Offshore oil rig jobs are the hot new jobs for this coming decade, bumping IT and finance from their perch. These are some of the jobs in the upstream oil industry, where you look for oil and drill for it. Then there is the midstream, where you refine and transport the oil. Finally, there are the downstream oil jobs, where you sell and distribute the finished product.
Upstream is where both the greatest demand and the greatest competition lies. Most of these jobs are international and require a lot of travel. Employees here often work in Alaska, the Arctic, Canada and the Middle East. The people on the really sharp end are the geologists who look for oil and the people who support them, doing seismic testing and test drilling. Should you try to get in here? This is a judgment call. If you started a university degree with the related qualifications 2 to 5 years ago, you would be in a very good position. Many of the oil company staff here would be in their 50s and 60s, some of them recalled from retirement. If you start today, you'll get your degree in 3 to 5 years time. Demand for a geologist would probably not be as strong. If you have started your geology degree, this is a good time to get the specializations you need to branch into this line of work.
Oil Rig Jobs in the Western United States
The oil jobs in in this part of the United States predominantly are located in Alaska, Texas and California. Less oil rig jobs are also available in the states of North Dakota and Wyoming. Many of oil rig jobs are located not in the sea, but also on the land. They can be similar to offshore oil and gas rigging jobs and positions, since oil drilling can take place wherever the deposits of oil and natural gas are suspected or known to exist. Roustabout and roughneck jobs are most often the entry level jobs on oil rigs that demand rather good physical shape than knowledge and experience, but it's not uncommon that oil companies require having at least high school education for those who they consider hiring for these entry level vacancies.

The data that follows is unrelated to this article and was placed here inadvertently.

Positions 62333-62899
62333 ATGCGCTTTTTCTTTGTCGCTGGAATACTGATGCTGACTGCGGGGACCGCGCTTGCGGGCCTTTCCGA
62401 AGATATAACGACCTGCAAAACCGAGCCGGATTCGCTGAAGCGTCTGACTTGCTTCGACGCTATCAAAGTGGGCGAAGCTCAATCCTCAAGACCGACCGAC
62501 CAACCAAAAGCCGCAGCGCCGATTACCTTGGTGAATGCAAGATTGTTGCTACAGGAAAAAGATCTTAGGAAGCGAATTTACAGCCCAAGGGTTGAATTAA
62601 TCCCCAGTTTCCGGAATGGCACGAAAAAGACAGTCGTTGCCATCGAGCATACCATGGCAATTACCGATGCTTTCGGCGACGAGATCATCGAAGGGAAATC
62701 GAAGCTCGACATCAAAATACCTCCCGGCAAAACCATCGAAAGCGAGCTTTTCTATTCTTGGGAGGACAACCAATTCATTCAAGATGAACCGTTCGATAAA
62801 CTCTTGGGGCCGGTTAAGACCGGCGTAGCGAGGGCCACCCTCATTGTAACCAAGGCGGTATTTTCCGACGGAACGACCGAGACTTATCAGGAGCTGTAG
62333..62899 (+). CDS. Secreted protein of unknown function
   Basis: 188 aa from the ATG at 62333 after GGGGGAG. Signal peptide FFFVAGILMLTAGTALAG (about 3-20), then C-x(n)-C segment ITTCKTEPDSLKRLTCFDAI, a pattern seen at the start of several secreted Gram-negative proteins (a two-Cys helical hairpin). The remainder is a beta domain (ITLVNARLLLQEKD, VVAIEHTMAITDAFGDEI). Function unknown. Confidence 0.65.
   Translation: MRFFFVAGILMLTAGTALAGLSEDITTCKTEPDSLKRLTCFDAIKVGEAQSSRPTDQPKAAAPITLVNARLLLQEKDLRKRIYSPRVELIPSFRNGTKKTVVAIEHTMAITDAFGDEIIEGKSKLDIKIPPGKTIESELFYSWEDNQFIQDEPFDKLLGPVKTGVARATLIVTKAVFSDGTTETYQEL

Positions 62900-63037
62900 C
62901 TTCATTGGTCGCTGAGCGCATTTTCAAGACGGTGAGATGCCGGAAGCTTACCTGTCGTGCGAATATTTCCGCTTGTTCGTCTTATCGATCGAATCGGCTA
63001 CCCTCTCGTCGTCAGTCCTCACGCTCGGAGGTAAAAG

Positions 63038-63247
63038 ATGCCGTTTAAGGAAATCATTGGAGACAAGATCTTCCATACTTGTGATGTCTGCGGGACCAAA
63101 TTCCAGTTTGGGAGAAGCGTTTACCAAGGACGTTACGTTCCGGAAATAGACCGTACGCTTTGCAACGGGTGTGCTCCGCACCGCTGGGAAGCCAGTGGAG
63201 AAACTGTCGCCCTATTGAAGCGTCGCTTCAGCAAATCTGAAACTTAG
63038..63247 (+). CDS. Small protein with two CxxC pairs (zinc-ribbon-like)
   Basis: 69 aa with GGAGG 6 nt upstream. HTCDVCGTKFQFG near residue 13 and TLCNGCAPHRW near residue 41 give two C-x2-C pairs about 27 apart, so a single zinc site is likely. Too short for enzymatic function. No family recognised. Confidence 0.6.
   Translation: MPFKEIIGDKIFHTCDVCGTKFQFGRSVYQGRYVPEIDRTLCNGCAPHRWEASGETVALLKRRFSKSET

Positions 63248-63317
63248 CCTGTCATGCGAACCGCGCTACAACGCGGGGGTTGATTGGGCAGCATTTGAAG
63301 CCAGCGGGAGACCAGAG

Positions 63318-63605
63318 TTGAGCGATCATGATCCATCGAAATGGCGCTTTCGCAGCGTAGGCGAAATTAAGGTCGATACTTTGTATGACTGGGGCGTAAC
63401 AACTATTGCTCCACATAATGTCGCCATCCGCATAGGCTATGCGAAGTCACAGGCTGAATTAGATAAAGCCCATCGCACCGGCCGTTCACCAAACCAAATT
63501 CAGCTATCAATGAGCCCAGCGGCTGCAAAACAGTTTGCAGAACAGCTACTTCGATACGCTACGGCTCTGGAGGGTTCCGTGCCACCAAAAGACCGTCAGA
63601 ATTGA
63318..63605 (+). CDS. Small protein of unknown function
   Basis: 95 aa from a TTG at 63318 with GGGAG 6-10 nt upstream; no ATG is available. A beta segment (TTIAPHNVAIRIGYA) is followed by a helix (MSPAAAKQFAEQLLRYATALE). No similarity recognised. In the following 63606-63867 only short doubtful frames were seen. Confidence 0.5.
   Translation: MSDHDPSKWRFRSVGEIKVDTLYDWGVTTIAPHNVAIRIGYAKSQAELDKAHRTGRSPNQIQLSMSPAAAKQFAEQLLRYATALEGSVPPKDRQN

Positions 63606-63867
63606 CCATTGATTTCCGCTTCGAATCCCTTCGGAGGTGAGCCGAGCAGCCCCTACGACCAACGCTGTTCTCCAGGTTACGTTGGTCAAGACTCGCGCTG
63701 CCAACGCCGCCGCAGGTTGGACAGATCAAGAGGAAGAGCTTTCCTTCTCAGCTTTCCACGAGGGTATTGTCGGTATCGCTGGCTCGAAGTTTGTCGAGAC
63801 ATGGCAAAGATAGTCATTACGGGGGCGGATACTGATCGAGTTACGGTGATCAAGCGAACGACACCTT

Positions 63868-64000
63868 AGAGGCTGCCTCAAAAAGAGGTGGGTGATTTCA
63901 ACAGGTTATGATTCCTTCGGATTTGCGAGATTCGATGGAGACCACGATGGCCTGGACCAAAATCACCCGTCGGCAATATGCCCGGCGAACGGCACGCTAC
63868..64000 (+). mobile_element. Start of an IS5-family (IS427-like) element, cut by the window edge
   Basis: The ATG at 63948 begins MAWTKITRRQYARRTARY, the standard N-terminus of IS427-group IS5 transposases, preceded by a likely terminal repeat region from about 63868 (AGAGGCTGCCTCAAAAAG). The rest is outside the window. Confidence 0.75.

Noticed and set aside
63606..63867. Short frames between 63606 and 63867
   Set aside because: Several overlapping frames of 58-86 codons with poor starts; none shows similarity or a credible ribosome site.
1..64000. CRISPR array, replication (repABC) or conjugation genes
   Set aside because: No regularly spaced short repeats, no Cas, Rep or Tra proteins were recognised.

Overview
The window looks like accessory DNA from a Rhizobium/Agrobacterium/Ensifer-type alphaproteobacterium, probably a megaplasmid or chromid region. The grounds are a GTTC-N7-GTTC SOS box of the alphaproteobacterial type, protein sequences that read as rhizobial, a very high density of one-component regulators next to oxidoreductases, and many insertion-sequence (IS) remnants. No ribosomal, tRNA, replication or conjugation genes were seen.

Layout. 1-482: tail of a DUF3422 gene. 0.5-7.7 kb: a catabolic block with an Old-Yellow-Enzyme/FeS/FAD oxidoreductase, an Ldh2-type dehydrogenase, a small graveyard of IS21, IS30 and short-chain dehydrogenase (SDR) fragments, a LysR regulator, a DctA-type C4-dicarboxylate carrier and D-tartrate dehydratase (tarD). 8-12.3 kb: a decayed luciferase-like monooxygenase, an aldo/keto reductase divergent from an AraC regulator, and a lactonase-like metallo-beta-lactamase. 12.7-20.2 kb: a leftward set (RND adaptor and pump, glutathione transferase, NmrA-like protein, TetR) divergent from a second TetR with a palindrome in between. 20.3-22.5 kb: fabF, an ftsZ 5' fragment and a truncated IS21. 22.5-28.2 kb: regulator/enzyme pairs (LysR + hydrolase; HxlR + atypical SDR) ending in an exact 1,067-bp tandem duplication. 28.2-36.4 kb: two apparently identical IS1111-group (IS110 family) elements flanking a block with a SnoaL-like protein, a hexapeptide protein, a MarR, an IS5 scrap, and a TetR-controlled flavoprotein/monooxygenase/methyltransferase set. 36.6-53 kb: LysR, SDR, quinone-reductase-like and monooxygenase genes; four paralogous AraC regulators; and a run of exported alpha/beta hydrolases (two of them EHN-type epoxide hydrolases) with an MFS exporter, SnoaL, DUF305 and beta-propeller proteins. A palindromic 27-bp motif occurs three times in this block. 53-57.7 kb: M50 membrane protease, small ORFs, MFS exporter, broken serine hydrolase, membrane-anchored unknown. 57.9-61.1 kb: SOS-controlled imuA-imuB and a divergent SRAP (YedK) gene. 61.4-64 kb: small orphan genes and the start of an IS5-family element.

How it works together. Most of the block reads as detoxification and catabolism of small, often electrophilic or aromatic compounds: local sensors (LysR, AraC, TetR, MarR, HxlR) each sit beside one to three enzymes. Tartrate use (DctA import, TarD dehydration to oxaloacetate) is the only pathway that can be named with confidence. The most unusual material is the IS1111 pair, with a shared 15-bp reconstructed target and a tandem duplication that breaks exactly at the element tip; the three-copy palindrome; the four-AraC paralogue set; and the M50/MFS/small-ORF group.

In spite of the world's financial crisis, the US oil industry keeps offering good opportunities for getting hires for both skilled and unskilled workforce, because more than 50% of the current oil and gas rig workforce will retire during the next decade, leaving their positions vacant. Therefore the need for oil rig workers in America is on the rise, positions ranging from the entry-level roustabouts and roughnecks to the impressively paid petroleum extraction engineers.
A better choice for someone starting out is to get an offshore oil rig job as a roughneck or roustabout. While you are technically a laborer, your salary is better than many managers (unless they work for a tobacco company). Let your high school peers enjoy their better-sounding titles. You get to laugh all the way to the bank. In addition, if you show the right attitude and skills, you can work your way up the hierarchy from roustabout all the way up to derrickman, driller and oil rig manager. Whether or not you make it to oil rig manager, do remember history. Oil prices will eventually drop again after about 1 decade. Save some of your salary and use it to build your nest egg. Don't blow all your salary on beer and cigarettes and living the high life. Make sure you can retire when the oil boom ends. Another good choice is to get a good trade skill like electrician, mechanic, medic or cook. These are some of the support positions also needed on an oil rig. You don't get labeled as a laborer, but you still get a good salary and excellent benefits. For spending 6 months every year in the middle of nowhere, you get more pay than your peer working on land. It is still a pretty good deal. In addition, when the oil market bubble bursts again, you have your trade skills to get by.